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NATO Official Says Support For Georgia Bid Strong

Simon Lunn (file photo) (NATO) April 20, 2007 -- The secretary-general of NATO's Parliamentary Assembly says lawmakers from the alliance support Georgia's eventual membership.

In an interview with Reuters published today, Simon Lunn said that for most NATO parliamentarians, Georgia's membership in NATO is "a question of 'when' rather than 'if.'"

Since coming to power after the 2003 Rose Revolution, Georgian President Mikheil Saakashvili has made seeking NATO and EU membership a cornerstone of Georgia's foreign policy.

NATO has offered Georgia an "intensified dialogue" on membership, and Tbilisi is working to enact a series of reforms. Georgia hopes to receive an invitation to join NATO at the alliance's 2008 summit.

Newer members of NATO, including the Baltic states, favor expanding the alliance. Some older members like Germany and France have been more cautious, due to concerns about alienating Moscow.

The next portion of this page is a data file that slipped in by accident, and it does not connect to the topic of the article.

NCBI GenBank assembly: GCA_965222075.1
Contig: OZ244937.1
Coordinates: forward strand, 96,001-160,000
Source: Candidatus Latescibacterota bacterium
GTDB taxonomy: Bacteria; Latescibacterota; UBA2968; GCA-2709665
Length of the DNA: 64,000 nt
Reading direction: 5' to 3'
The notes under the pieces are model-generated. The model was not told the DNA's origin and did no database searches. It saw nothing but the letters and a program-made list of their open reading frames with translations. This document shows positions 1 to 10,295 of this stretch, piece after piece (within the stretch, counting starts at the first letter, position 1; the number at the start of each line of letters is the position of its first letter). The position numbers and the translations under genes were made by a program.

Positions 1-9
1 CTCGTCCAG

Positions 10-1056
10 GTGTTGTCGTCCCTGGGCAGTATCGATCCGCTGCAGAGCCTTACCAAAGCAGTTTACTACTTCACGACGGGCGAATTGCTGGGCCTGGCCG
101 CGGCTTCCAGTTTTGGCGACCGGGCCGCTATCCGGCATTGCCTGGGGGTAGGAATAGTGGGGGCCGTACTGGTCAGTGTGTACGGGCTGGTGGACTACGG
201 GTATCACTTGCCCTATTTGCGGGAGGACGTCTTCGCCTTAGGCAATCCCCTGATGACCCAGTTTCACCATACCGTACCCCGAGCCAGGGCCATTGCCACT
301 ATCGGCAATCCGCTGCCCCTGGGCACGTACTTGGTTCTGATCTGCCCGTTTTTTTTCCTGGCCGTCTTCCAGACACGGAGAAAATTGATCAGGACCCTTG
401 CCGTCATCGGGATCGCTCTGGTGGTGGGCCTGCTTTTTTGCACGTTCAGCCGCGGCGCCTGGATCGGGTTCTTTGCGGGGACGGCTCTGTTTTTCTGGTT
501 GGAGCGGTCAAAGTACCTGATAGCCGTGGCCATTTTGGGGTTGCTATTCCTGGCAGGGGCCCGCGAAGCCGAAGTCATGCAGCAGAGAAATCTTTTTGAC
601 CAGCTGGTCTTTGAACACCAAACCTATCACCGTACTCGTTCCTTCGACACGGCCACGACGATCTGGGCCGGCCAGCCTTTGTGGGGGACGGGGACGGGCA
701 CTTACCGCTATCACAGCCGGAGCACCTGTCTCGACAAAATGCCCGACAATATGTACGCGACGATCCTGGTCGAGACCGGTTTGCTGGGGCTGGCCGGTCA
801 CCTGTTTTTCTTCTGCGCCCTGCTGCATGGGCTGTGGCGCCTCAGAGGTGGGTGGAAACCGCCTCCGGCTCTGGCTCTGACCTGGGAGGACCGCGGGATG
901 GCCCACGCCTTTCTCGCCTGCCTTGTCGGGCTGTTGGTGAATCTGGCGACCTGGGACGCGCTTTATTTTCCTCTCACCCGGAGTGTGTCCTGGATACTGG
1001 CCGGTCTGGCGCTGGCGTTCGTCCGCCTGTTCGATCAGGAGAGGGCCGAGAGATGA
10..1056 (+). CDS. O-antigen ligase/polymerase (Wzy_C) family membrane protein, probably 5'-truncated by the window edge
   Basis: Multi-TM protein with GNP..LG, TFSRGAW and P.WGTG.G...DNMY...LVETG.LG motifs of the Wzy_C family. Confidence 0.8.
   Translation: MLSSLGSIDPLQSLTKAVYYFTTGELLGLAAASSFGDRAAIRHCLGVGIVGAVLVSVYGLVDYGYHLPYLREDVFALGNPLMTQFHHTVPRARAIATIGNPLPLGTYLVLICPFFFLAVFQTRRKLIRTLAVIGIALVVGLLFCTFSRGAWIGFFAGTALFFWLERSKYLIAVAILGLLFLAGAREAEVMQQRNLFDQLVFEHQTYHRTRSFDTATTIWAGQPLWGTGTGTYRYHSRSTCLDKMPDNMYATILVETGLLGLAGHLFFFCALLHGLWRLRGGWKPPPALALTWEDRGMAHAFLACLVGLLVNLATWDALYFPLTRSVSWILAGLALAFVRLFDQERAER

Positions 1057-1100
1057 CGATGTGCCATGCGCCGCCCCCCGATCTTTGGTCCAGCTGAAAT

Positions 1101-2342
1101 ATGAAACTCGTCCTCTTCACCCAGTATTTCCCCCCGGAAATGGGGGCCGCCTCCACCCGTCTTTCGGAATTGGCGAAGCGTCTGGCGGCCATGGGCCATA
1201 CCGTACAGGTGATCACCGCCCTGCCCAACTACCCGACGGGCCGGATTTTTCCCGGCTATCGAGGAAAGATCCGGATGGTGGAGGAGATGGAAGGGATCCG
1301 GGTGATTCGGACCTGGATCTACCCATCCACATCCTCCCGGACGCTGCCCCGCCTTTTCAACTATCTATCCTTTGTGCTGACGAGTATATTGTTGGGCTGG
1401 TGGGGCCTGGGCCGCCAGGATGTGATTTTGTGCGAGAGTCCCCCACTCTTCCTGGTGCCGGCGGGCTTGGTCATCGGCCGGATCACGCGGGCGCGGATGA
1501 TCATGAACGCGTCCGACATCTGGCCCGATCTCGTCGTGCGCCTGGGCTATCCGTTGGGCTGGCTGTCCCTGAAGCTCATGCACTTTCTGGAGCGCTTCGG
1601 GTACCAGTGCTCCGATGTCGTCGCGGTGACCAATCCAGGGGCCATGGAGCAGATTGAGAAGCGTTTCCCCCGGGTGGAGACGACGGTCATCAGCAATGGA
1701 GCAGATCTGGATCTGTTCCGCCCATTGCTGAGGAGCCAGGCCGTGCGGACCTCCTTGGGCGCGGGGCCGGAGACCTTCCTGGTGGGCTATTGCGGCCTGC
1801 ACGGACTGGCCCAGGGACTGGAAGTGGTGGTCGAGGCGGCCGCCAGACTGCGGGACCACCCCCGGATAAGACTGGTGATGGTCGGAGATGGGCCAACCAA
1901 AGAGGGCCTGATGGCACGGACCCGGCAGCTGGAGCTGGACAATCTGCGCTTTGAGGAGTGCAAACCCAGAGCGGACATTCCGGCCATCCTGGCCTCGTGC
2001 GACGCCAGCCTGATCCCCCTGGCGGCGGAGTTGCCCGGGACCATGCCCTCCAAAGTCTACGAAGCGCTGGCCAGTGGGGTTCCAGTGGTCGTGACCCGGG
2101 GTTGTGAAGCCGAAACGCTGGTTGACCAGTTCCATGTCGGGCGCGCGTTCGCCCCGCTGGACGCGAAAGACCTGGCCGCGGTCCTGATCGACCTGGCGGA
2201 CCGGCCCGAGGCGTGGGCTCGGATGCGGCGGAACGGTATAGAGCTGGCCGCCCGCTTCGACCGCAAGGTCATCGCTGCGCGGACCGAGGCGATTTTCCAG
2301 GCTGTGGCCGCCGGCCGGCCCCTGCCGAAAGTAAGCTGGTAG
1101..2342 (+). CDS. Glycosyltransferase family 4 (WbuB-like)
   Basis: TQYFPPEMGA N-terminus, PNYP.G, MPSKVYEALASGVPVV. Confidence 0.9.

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Russia And The West

Russia And The West


COOPERATION, CONFLICT, CONFRONTATION: Relations between Russia and the West are notoriously volatile. "To see the kind of relationship that presidents Bush and Putin have developed and to see Russia firmly anchored in the West, that's really a dream of 300 years, not just of the post-Cold War era," then-national security adviser Condoleezza Rice said in May 2002.
But observers have increasingly called into question the extent of the shared values between Russia and the West, particularly on issues relating to the transformations going on in other former Soviet countries.


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